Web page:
John Lennon and Yoko Ono had a very public honeymoon in a hotels in Amsterdam and then Montreal, when they staged their famous “bed-in” for peace. In answering questions from reporters Lennon found himself often repeating the words “give peace a chance”. While still in bed, he composed his famous song “Give Peace a Chance” and even made the original recording of the song in the Montreal hotel room, with reporters present, and with a whole bunch of friends. The song was released later in 1969 and became a smash hit. Writing credit was initially given to Lennon-McCartney, as was the agreement between John Lennon and Paul McCartney. Later versions of the song were credited just to Lennon, even though Lennon stated that Yoko Ono actually wrote the song with him.

28. “Blowin’ in the Wind” songwriter DYLAN
Bob Dylan wrote the famous song “Blowin’ in the Wind” in 1963, apparently taking all of ten minutes to finish the whole composition.

29. Early spaceflight proponent Willy __ LEY
Willy Ley was a German rocket scientist who did much of his work here in the US. Unlike many of his compatriots, Ley left Nazi Germany and moved the US prior to WWII, in 1935. He wrote books about space travel that were very approachable and helped popularize the concept with the general public. His book “The Conquest of Space” was published in 1949.

30. Like petroglyphs INTAGLIOED
Intaglio is the technique of carving an image or design into one side of a gemstone. Strictly speaking, the image must be carved into the surface of the stone, producing an engraved image. However, the term intaglio usually covers the production of relief images as well. Any ones I have seen on display are really beautiful.

Petroglyphs are artistic images carved into rock, and are often associated with prehistoric peoples. The term comes from the Greek “petra” meaning “stone” and “glyphein” meaning “to carve”. The related form of rock art known as “pictographs” are painted onto the rock surface.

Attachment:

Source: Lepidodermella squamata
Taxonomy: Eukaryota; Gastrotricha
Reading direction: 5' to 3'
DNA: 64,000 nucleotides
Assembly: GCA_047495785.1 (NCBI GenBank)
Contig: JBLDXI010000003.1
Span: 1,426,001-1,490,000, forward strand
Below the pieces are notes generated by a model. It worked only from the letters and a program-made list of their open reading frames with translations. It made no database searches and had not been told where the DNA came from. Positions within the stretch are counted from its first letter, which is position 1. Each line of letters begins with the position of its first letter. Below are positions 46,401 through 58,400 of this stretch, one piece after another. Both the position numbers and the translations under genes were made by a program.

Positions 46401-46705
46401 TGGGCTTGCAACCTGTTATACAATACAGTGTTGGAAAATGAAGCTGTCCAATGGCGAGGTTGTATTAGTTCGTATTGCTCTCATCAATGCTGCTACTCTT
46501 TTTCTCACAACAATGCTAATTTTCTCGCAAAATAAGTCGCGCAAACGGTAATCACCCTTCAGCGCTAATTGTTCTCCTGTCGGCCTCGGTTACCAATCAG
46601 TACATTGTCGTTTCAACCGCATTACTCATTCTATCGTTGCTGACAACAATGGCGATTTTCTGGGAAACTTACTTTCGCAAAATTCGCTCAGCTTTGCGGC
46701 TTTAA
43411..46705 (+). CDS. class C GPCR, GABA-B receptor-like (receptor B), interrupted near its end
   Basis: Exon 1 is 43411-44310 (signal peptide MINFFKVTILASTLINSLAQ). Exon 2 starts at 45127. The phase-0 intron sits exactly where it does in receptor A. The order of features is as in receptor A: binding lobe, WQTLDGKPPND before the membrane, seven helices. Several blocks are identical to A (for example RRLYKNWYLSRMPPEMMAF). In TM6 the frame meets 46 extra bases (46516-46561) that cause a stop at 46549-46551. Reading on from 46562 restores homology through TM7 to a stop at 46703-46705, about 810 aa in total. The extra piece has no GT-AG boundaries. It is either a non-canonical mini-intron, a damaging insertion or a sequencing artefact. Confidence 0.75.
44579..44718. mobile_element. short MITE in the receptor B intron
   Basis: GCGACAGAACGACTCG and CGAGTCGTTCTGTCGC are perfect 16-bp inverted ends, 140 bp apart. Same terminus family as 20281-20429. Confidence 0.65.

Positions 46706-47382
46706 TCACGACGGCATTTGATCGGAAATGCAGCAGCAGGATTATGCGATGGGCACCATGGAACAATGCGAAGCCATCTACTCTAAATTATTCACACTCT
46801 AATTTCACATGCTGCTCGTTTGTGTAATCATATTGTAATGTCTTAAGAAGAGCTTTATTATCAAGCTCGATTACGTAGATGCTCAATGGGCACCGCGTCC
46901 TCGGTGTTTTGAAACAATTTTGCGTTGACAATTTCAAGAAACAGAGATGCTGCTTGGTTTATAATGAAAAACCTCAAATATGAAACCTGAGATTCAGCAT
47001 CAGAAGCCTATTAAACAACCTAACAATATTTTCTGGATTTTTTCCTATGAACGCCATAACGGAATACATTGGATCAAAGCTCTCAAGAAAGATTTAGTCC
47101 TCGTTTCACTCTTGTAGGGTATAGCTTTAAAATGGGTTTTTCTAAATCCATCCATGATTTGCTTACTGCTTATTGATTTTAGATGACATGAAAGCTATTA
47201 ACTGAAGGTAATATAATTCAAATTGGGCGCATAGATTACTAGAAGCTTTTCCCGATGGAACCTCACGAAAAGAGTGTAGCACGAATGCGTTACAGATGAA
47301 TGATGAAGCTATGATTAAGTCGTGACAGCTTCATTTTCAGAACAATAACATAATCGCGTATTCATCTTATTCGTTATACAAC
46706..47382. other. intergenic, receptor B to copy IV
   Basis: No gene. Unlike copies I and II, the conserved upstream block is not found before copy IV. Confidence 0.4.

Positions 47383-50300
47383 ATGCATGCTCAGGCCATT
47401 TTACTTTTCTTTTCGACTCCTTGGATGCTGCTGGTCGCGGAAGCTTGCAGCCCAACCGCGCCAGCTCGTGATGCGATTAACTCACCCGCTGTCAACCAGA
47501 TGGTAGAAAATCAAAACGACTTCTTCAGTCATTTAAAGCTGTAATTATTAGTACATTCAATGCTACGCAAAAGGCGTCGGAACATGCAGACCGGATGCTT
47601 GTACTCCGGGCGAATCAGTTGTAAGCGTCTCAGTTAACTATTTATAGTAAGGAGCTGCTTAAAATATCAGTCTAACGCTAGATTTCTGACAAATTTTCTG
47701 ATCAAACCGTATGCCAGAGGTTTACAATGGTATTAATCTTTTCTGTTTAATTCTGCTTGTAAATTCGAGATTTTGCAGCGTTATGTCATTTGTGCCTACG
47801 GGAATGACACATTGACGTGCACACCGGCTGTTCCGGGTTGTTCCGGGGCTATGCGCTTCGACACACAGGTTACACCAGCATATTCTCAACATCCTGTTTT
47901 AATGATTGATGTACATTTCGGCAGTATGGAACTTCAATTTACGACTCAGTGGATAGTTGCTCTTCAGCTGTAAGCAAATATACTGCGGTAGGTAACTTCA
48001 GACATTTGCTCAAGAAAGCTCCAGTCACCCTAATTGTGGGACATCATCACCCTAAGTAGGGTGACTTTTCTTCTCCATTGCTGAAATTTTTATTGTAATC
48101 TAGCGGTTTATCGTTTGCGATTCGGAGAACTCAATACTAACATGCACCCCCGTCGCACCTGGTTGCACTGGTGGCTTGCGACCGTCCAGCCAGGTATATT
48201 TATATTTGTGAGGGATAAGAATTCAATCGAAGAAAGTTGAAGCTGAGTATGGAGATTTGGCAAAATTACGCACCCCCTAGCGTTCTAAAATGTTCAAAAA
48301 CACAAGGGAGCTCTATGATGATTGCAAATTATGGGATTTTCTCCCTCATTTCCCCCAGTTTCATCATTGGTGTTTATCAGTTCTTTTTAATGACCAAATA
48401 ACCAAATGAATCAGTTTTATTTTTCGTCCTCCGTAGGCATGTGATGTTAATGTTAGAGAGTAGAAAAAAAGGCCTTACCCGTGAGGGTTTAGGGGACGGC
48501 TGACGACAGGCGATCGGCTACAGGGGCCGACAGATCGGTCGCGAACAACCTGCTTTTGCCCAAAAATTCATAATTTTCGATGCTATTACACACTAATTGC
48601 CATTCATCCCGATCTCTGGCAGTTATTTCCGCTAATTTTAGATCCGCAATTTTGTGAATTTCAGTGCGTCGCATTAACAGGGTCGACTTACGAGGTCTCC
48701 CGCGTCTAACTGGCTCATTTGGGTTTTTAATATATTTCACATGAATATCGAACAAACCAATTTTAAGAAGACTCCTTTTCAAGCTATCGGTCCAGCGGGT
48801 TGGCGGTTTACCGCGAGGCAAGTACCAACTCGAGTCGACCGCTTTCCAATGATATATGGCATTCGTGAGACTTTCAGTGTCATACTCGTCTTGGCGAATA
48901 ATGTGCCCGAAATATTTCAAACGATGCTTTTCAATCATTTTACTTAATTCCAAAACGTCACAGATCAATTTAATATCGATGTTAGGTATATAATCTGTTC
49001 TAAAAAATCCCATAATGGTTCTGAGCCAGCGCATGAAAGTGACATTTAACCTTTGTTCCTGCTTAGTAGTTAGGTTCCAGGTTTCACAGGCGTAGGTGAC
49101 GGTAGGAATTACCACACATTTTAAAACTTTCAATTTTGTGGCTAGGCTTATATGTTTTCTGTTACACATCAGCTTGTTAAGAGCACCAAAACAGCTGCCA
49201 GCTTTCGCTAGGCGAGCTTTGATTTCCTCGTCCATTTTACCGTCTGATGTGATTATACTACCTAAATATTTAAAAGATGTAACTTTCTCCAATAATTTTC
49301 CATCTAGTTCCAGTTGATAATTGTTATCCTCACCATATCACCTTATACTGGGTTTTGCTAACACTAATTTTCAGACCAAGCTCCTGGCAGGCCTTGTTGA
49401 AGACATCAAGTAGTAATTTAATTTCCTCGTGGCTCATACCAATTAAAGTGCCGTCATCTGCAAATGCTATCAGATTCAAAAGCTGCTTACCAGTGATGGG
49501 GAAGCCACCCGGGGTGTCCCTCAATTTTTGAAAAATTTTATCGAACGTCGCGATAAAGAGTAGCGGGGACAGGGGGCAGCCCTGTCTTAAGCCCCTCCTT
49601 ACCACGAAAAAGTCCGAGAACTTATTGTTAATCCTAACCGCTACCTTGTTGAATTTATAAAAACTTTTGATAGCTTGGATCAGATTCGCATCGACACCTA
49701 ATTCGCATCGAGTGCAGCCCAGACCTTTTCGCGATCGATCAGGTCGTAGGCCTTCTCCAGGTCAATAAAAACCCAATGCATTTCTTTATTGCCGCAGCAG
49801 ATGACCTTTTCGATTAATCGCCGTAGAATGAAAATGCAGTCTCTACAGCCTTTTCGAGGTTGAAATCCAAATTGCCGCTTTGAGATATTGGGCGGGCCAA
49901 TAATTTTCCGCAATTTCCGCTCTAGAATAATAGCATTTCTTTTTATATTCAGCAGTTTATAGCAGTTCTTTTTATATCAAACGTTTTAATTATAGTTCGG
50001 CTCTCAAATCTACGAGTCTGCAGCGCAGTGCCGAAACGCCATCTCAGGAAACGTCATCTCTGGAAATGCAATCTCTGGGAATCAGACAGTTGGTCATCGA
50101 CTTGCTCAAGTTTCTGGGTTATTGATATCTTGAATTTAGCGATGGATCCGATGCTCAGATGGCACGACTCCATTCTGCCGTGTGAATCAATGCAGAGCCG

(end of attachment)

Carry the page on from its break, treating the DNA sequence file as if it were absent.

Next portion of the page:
31. Nikita’s no NYET
“Nyet” is Russian for “no”, and “da” is Russian for “yes”.

38. Bolivian border lake TITICACA
Lake Titicaca is the largest lake in South America, and the highest navigable lake in the world (navigable by “large” commercial vessels). Lake Titicaca is located in the Andes, on the border between Peru and Bolivia.

41. Botanical beard AWN
“Awn” is the name given to hair or bristle-like structures found in numerous species of plants. In some species, like barley, the awns can contain photosynthetic tissue.

48. Caesar salad dressing ingredient RAW EGG
The Caesar Salad was created by restaurateur Caesar Cardini at the Hotel Caesar’s in Tijuana, Mexico. The original recipe called for whole lettuce leaves that were to be lifted up by the stem and eaten with the fingers.

49. Acting guru Hagen UTA
Uta Hagen was a German-born American actress. Hagen married Jose Ferrer in 1938, but they were divorced ten years later after it was revealed that she was having a long-running affair with Paul Robeson. Her association with Robeson, a prominent civil rights activist, earned her a spot on the Hollywood Blacklist during the McCarthy Era. This forced her away from film, but towards a successful stage career in New York City.

“Guru” is a Hindi word meaning “teacher” or “priest”.

54. OK components INITS
Initials (inits.)

57. River of Spain EBRO
The Ebro is the longest river in Spain. The river was known by the Romans as the Iber, and it is the “Iber” river that gives the “Iberian” Peninsula its name.

59. Falco of “Nurse Jackie” EDIE
The actress Edie Falco won three Emmy Awards for playing Carmela Soprano on HBO’s outstanding drama series called “The Sopranos”. Falco also won an Emmy in 2010 for playing the title role in “Nurse Jackie”.

60. Silk Road desert GOBI
The large desert in Asia called the Gobi lies in northern China and southern Mongolia. The Gobi desert is growing at an alarming rate, particularly towards the south. This “desertification” is caused by increased human activity. The Chinese government is trying to halt the desert’s progress by planting great swaths of new forest, the so called “Green Wall of China”.

61. 2015 A.L. East champ TOR